Shoe news, shoe news!
It’s time for shoe news! Here are some of the most interesting shoe-related news stories making the rounds today.
90 year old cobbler thinking about retiring.
• Bob Graham is starting to think about retirement. The 90 year old Racine, Wisconsin man has been practicing the art of shoe repair since 1963, when he opened up his first shop on 16th Street. A lot has changed over the years, Mr. Graham told the Oshkosh Northwestern newspaper that he’s seen business drop and fellow shoe repair shops close up because less people see the value in repairing their shoes (a trend Resole America hopes to reverse).
Graham is a self taught cobbler, having spent a lot of time in shoe repair shops while growing up in the South. While on a trip out to California in 1951, he visited family members living in Racine. Attracted to the plentiful work, he pulled up stakes from his home in Kentucky and headed back to Racine, where he’s been ever since. He opened his first shop in 1963 and moved into his current location in 1989.
We salute Mr. Graham for his hard work and commitment to the craft of shoe repair. The world needs more Mr. Grahams.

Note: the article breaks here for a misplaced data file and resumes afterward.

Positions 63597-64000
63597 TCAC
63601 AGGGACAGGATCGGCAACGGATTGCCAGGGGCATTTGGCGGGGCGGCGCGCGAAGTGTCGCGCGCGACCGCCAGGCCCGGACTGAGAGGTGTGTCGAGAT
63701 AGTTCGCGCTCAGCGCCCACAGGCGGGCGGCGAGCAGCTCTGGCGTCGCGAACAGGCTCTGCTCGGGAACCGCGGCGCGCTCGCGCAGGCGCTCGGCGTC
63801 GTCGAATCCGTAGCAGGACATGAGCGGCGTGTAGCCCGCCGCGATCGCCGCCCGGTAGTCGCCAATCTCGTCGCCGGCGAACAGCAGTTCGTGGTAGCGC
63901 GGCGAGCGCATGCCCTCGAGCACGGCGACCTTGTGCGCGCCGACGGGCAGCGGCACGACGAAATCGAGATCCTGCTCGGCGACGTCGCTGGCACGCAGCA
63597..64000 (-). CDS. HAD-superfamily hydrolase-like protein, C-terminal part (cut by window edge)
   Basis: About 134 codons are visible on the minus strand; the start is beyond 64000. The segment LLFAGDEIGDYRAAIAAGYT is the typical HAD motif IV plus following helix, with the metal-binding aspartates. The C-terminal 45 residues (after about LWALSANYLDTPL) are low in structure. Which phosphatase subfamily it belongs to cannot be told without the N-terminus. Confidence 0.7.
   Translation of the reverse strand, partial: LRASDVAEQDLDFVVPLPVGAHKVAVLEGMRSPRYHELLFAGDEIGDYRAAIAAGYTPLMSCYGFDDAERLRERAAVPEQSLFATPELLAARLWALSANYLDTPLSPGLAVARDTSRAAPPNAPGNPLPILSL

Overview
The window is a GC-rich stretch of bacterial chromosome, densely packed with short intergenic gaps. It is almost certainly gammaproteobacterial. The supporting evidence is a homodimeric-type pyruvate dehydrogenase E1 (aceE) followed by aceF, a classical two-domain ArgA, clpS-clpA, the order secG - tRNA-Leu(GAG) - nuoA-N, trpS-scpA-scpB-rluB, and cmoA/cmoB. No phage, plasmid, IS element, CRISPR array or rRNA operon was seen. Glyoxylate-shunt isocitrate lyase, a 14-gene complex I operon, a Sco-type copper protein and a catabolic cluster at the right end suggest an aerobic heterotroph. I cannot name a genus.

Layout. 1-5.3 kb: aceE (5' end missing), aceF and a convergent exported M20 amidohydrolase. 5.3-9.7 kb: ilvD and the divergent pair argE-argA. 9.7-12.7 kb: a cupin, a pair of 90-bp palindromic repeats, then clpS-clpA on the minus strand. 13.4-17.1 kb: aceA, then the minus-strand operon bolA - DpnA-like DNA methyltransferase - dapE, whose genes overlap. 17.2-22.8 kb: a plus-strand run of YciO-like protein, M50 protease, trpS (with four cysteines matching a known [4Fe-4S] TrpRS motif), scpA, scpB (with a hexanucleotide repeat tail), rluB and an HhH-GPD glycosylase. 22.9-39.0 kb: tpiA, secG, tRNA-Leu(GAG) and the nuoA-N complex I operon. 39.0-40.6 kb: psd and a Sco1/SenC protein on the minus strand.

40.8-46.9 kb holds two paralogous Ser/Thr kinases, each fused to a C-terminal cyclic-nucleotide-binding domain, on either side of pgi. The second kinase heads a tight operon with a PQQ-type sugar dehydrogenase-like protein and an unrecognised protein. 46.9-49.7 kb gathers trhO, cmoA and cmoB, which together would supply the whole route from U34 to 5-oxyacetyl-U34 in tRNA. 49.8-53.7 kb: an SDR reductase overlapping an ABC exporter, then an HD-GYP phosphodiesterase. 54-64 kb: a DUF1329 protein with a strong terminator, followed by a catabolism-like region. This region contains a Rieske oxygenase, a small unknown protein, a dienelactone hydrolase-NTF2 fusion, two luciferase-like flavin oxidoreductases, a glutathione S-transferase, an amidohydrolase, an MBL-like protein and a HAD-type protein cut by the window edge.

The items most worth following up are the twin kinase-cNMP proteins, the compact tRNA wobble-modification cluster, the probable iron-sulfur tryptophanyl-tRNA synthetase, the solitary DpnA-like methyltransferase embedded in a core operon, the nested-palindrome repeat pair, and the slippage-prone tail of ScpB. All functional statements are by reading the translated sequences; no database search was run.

Mayor Bloomberg likes his shoes.
• New York City Mayor Bloomberg is one of the richest people in the world, with a net worth of around $18 billion. He lives in stately digs in New York City and owns homes around the world. He travels in private jets and helicopters.
Yet, if the news is to be believed, he has spent the last ten years alternating between just two pairs of business shoes. MNN is reporting that the Mayor’s spokesman Stu Loeser told reporters at the NY Post that Bloomberg alternates between his two pair of shoes on a daily basis and has them resoled when they need it. Michael d’Estries at MNN writes:
While evidence of what type of footwear brand Bloomberg prefers has long since worn away, one shoe expert said that one of the pairs appears to be a $328 “Dennehy” penny-loafer.
“A pair of shoes like that could go 18 to 20 years if you put cream on them, shine them up, resole them every eight to nine months, and depending on how much you perspire, use cedar trees on the inside,” he told The Post.
Kudos to you Mr. Bloomberg. If you ever find yourself in need of a new resoler you know where to find us. We’ll kick you our special rate for billionaire mayors.
The Chargers buy 1,000 shoes for kids in need.
• The San Diego Chargers have big hearts, both literally and figuratively. The team made 1,000 children very happy recently when they picked up the tab for their new shoes. They even spent time helping the children pick out their shoes from Payless Shoe stores around San Diego. The kids were selected for inclusion in the program by their schools based on need and according to Chargers player Jacquest Cesaire, for some “this is the only shoes they are going to have for the whole year”.
In addition to helping the kids pick out their shoes, the players signed autographs and posed for pictures.
This is a wonderful program, no child should ever have to go without a good pair of shoes.